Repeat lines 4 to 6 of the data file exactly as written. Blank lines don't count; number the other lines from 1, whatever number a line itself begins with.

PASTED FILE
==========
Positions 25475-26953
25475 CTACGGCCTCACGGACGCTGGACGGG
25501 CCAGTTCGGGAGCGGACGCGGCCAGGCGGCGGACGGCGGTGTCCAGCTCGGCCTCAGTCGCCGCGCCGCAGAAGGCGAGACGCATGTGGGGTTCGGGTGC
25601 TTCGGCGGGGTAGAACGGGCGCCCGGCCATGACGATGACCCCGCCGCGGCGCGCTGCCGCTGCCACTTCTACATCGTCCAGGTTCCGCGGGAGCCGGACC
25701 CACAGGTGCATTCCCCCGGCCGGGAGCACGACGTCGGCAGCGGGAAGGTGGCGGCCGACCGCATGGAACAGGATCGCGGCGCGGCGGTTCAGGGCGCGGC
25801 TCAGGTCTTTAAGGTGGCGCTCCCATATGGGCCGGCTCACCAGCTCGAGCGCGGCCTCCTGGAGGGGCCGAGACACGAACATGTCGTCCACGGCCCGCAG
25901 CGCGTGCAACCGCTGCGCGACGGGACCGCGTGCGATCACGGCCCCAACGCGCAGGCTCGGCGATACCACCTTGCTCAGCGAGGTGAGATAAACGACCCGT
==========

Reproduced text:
25601 TTCGGCGGGGTAGAACGGGCGCCCGGCCATGACGATGACCCCGCCGCGGCGCGCTGCCGCTGCCACTTCTACATCGTCCAGGTTCCGCGGGAGCCGGACC
25701 CACAGGTGCATTCCCCCGGCCGGGAGCACGACGTCGGCAGCGGGAAGGTGGCGGCCGACCGCATGGAACAGGATCGCGGCGCGGCGGTTCAGGGCGCGGC
25801 TCAGGTCTTTAAGGTGGCGCTCCCATATGGGCCGGCTCACCAGCTCGAGCGCGGCCTCCTGGAGGGGCCGAGACACGAACATGTCGTCCACGGCCCGCAG